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#BizTrends2018: Three things you have to know about your customers in 2018
Brandon de Kock, director of storytelling for WhyFive Insights.
1. They expect rewards: A loyalty program isn’t a nice-to-have, it’s a hygiene factor
There’s currently noise in the retail sector about loyal customers being of far less value than large volumes of occasional users – but that’s not the loyalty we’re talking about here. Thanks to the likes of Pick ‘n Pay Smart Shopper and Clicks Clubcard (which both show more than 60% usage among middle-class-and-up South Africans), a ‘thank you’ of some sort is simply expected by today’s consumer.
Right now, with affluent consumers being members of an average of almost five different loyalty programs, the idea of ‘reward’ has fundamentally changed consumer expectations across the board, whether they’re stamping a card every time they buy an ice-cream or tapping in to more substantive Vitality-like programs.
So if you’re in business and haven’t yet found ways of rewarding your customers for sticking with you, now’s a good time. It doesn’t have to be financial, or tangible - it could be emotional or social or simply an unexpected birthday wish - but in an increasingly impersonal, commodity-driven world, a virtual hug for a regular customer could be all your business needs to elevate itself above the mediocrity of the modern marketplace.
2. ‘Mobile’ isn’t a device they use: It's a state of mind.
For years, we’ve been told that mobile devices are changing everything and will continue to change everything. But we’re only starting to understand what ‘everything’ is. We believe it has less to do with behaviour and more with ‘state of mind’. The lesson for marketers is to make sure that you do things that people actually want – and remember you are 100% accountable in real time: truth is but a hand-held Google search away.
Uber is the poster-child of such thinking and it’s changed the expectations of wealthy consumers. A quarter of the middle class regularly use Uber and almost 40% of the very wealthy – and it’s only been around for three and a half years!
When you put the idea of ‘always connected via mobile’ at the centre of just about everything you do, you start to tap the heartbeat of the modern consumer.
Consider this: as the ‘slasher’ economy evolves, where everyone’s doing two or more things to make a living, the mobile is the primary enabler. You can connect, conduct and converse on multiple levels simultaneously, from anywhere you like. In the mobile era, if you’ve got a phone, you’ve got a clone.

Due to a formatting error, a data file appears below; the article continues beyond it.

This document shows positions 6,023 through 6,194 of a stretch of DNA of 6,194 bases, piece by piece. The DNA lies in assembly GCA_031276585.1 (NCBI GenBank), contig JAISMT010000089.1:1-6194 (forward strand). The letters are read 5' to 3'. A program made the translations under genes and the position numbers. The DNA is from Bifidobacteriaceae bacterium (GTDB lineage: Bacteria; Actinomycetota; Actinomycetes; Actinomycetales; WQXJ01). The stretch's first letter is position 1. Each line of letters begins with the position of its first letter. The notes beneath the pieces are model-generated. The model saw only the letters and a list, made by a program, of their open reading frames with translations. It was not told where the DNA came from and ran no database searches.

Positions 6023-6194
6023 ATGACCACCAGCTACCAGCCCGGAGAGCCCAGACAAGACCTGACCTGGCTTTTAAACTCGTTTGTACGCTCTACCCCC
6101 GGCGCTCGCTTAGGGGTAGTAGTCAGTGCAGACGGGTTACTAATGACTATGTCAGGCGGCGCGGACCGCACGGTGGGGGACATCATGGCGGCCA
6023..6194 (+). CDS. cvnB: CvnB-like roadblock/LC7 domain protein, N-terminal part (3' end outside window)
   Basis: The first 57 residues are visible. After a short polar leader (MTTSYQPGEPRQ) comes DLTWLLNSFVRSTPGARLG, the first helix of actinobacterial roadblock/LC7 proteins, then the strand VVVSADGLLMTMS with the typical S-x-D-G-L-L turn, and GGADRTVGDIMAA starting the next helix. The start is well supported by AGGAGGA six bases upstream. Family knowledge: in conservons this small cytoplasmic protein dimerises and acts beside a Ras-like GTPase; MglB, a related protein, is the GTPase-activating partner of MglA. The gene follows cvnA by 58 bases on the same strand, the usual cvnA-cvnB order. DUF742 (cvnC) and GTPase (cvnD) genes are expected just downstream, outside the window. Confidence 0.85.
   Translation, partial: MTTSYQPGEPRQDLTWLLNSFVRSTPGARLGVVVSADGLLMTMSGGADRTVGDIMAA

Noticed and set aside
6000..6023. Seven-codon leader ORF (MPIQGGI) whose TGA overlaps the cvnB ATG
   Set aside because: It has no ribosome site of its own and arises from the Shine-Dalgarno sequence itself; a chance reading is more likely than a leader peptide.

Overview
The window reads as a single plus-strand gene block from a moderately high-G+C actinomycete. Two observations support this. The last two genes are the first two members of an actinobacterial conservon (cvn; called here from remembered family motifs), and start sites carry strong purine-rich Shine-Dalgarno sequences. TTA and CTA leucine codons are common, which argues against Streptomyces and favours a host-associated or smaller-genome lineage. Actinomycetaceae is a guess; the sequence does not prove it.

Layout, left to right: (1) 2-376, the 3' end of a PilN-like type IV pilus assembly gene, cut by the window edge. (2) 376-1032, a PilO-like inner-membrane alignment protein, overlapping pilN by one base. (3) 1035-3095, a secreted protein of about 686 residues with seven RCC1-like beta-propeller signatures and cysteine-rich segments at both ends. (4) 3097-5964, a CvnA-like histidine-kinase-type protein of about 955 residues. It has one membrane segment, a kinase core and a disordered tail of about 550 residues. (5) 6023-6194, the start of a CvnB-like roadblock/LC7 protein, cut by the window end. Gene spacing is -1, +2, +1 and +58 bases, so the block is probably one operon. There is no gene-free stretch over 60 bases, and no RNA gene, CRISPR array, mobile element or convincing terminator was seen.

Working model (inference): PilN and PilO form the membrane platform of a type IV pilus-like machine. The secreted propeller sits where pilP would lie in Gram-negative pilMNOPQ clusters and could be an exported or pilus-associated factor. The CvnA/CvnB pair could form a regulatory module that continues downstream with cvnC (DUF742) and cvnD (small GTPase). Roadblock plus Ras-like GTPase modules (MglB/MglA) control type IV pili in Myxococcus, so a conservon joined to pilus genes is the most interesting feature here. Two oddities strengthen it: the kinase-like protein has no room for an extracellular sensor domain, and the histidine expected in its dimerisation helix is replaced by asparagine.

3. They are voracious content consumers: BUT if you are not 100% relevant, you are irrelevant
Are people buying fewer magazines and newspapers than before? Yes. Are they reading less? No. Ironically, there’s evidence that people are reading more than ever before. Reading ranks third overall in things they are interested in, after movies and music and over travel and dining out. Half of them read magazine and blog content online, 75% still read newspapers, 85% still read magazines – and 85% buy printed books, half of whom do so more than four times a year.
The point is, it’s reading habits that have changed, not reading per se. People will readily read a magazine at the dentist, but actually parting with cash for something that’s got pages of irrelevant content in between the stuff that really interests you just isn’t a bargain.
Crucially, half of those who don’t buy mags anymore say they get the content they need online. That’s important because this isn’t hard news we’re talking about that is far better suited to the digital world: it’s quality, ‘interest-specific’ content.
So what’s the attraction online? Simple: it’s a zero-wastage environment where you only get what you search for. Relevance is everything. That’s why 65% of these people enjoy reading community newspapers – and why 50% of them subscribe to more than three email newsletters. What used to be spam is now the most relevant content you can get.
Put these pieces together and you begin to understand why we talk about a ‘new consumer DNA’. Change may be a constant, but the nature of the changes we are currently experiencing, in terms of their influence and impact on consumer behavior, is undoubtedly more profound than ever before.
Marketers who win in the near future will be those who see these shifts not as threats or obstacles, but rather as challenges and opportunities.